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20 Sept 2001 minutes

From: Wendy A Chisholm <wendy@w3.org>
Date: Thu, 20 Sep 2001 17:42:46 -0400
Message-Id: <>
To: w3c-wai-gl@w3.org


20 Sept 2001 minutes



This discussion is based on the Big issues. 19 Sept 2001 - Gregg 
Vanderheiden e-mail list of issues raised at the 10/11 Sept F2F meetings.
GV Only posted the 3 documents yesterday. Since not enough time to review, 
perhaps leave discussion until next week. Are there other big issues we can 
generate? Perhaps we can put some of them to bed. Anne said that it didn't 
seem like a number of the big issues were addressed by the consensus items.
JW We need to reach the point where we can draft a conformance and priority 
GV As I look at the list of issues..."what is an equivalent" is #4. Can we 
sort out those that deal with conformance and priorities and go for those 
first? As I look at them, they all seem to relate to priorities. I would 
like to start at the top and walk down the list to see if we have a 
nomination for something to work from. OR is there a question to answer 
before we tackle - i.e. a work item to tackle before moving forward.
KHS Baseline capabilities.
LGR Would like Cynthia here for this discussion.
JW Baseline tightly coupled with technology-specifics.
LGR Content developer needs to know what is reasonable to assume. then 
someone assumes "latest and greatest" then ok as long as they say that?
JW That's one position they could adopt. Would not be good for 
GV The consensus statement is: Techniques should specifiy if particular 
browsers are needed.
JW Or particular support for a particular standard. e.g. CSS2 vs CSS1.
GV Another stab, "Techniques should specifiy if particular browsers are 
needed or specify particular technologies. e.g. you must have CSS2 support 
for this technique."
JW Yes, gives people choice how far back they want to take backwards 
GV If a company says, "i have to work back to Netscape Communicator 2", 
they can't use CSS, etc.
JW Unless they transform gracefully.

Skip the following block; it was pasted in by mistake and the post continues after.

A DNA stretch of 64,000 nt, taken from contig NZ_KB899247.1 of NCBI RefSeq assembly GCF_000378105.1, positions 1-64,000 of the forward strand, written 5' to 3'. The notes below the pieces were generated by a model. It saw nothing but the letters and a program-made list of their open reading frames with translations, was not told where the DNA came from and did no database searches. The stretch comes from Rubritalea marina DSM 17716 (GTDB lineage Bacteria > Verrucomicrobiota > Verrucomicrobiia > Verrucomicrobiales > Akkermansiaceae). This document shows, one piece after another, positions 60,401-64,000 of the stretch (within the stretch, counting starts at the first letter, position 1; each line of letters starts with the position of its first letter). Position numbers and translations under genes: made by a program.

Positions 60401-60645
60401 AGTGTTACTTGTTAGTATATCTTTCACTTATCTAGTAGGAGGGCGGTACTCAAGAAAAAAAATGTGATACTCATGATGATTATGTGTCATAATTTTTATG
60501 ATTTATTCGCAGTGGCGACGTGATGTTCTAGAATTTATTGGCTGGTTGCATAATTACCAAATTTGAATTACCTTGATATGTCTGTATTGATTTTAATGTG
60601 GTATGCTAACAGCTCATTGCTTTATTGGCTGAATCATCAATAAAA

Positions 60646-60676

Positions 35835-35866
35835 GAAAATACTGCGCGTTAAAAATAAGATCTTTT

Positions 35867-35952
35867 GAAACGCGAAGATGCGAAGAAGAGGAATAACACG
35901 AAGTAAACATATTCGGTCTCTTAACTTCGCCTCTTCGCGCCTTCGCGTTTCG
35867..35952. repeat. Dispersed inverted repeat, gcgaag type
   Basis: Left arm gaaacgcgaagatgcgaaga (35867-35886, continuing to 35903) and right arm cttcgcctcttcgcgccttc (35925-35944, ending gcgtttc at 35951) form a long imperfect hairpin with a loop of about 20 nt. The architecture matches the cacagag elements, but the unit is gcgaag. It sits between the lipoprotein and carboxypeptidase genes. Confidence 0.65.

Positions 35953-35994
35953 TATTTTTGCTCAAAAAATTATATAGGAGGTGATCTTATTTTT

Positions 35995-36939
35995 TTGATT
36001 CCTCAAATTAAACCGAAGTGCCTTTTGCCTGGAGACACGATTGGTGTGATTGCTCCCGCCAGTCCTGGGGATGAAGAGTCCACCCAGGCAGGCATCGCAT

GV They can't depend on CSS for default presentation. We used to have an 
assumption that if accessible via lYnx that is good.
JM I don't think anyone is saying "we want the site to support NS2" but 
lynx seems reasonable. This brings us back to Cynthia's original question 
(re: client-side scripting).
GV Her question is, "accessible as long as support client-side scripting." 
or can't you assume scripting?
JM I don't want to put words into her mouth, but we have not made a 
statement about if site should work with javascript off, or unsupported.
JW Could be asked for SVG, SMIL, etc. We're plannig techniques for all of 
those. Therefore, content developer have to make a choice whether to 
support or not based on how inclusive they want to be.
GV Do we think that pages should be accessible with browser that do not 
support scripting?
JM If the decision is that we won't make a decision and give them 
techniques for them to make their choices, we need to state that explicitly.
GV If we leave it to the dev, we have made a decision. Implies, requiring 
scripts is ok.
WC We might want to do some research.
JW I think that devs should be aware of the consequences of either option. 
If require them, there are a variety of UAs that won't support them or 
turne doff for security. Therefore, limiting audience in some way. I'm a 
bit worried about mobile devices which don't have many resources.
WC WAPScript. Need to do some research.
GV Then deciding all users must support scripting in their browser.
WC Raman's client-side proxy that will interpret client-side scripts.
JW Then this issue will disappear for certain types of issues. Still issue 
with if we want to impose that assumption across technologies. Make 
decisions about when or not people will use.
JM What type of research, Wendy?
WC Similar to survey sent out about a year ago, but sent to wider audience, 
perhaps ask help from organizations in disability community. Also needs to 
bedesigned to get feedback from non-technical, e.g. test page and ask for 
JW Can't have in normative, since changing all the time.
WC "until user agents", although bain of existence for 1.0, was helpful in 
that it separated those things that authors had to do forever, from those 
that they wouldn' thave to do once user agents or other types of clients 
support. This distinction is helpful, although not sure how to address.
GV If write for the future, today some pages will be inaccessible. Perhaps 
we should do that. Let's argue the point to discuss. I'm not convinced 
myself. No matter what we do with the guidelines, some people will not be 
able to things. If we write with until user agents, it gets complicated: 
who decides when true? instead if we say, "these do not desribe everything 
you can do to make accessible" put in the techniques. In techniques say, 
"you can use scripts, and call pages accessible, but there are some people 
who won't be able to use it." Here are more things you can do...it will be